And I’m just going to say it: The bus driver is of a different ethnicity than us. And the other child involved is of that same ethnicity. And the bus driver clearly cannot STAND my child and talked to me like he was some shit she’d just scraped off her shoe, and I went over and over it with Otto, afterward, because—as I said to him—it cannot be possible that the subtext of “You think your horrible child should be treated better than us because you’re white” was really there, right? Because how could that be.
Twice more I was called out to the bus for “incidents” that made it clear that the bus driver had been informed of Monkey’s IEP and she just wanted to make sure that I understand what a terrible burden it is to her to have to drive my son five minutes to our door. One time she swore he’d misbehaved terribly (even though the other kid involved was right there going “no he didn’t”), and another time he’d hit his head and she wanted to make sure I knew that no one else was involved. Like maybe the CRAYZEE WHITE LADY would sue, or something. I don’t know.
And Monkey asks at least once a week to please not have to ride the bus. And at least once a week I tell him that sometimes in life we have to do things we don’t like very much.
Two days ago I was called out to the bus so that she could tell me that Monkey and another child had squabbled, and when told to be quiet, my charming son had retorted, “No, YOU be quiet.”
Let’s be clear: I don’t like this woman; I think she’s definitely not very nice and also quite possibly racist, but my children aren’t allowed to speak to adults (or anyone, really) that way. I apologized for his behavior and assured her that it would be dealt with. Back inside the house, I got Monkey’s side of the story. And even after cross-examination and combing through every detail, one key point stood at the end of it all:
She told him to SHUT UP.
I’m never going to tell you that my child is easy, and lord knows there are times when I’m tempted to speak to him unkindly because I’m at my wits’ end, but no. NO. You don’t get to tell my kid to shut up. You just DON’T.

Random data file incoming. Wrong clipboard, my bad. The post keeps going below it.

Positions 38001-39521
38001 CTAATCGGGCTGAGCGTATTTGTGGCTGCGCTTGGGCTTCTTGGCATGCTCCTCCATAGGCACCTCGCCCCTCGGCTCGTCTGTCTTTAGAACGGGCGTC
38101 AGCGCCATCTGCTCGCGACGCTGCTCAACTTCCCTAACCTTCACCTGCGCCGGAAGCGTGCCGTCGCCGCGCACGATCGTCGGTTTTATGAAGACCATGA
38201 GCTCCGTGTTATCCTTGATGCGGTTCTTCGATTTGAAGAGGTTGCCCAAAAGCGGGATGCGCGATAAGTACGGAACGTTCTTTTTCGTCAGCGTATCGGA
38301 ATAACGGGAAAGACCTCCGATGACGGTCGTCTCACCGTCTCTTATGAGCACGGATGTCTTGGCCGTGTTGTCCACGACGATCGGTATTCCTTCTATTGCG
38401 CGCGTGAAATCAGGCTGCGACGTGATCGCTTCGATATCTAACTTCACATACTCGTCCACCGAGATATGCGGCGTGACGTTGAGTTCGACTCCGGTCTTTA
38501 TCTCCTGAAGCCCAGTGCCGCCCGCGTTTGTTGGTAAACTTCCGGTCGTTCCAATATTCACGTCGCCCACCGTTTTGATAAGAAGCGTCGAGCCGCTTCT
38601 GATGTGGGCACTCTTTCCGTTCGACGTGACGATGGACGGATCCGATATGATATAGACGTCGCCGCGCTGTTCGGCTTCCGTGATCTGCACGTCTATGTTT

We could fight; we could call for her dismissal, we could kick up a fuss, I could, furthermore, demand that they remove the previous incident from his record because CLEARLY this woman has no business working with children or making determinations about who’s in the wrong. We could do all of those things.
Except that I’m tired and my child has had enough.
Oh, I sent out the email. I let the entire IEP team and the principal of the school know what had happened. I told them that I would now be rearranging my schedule to provide transportation for my child, and that it’s a SHAME because I’m pretty sure the district is legally obligated to provide said transport, but that I can no longer in good conscience send my child into such a stressful situation every single day.
“Anyone who knows Monkey knows that he is most likely to act up in a situation where he doesn’t feel that he is safe,” I wrote to them. “I think by now we can all agree that he doesn’t feel safe on the bus, and with good reason.”
I want to be furious. I was furious, at first. Now I’m just tired. I am a product of public schools. I BELIEVE IN PUBLIC SCHOOLS. Even this particular public school has gone above and beyond for us in certain ways, but in so many ways they are just failing us, over and over, and I can’t keep letting my child pay the price.
So now I pick him up. And wrestle with the guilt of letting him ride for so long with that horrible woman. And in my mind’s eye I see a countdown clock, and I can’t read the numbers, but I know it’s the time we have left before I give up and pull him entirely, and become the world’s most reluctant homeschooler.
And even then, I’ll be on that tightrope… wondering if by keeping him safe I’m robbing him of the experience he needs to grow and endure. All I know is that this PARTICULAR experience is one I was wrong to make him tolerate all those months. And I’m so very sorry I did.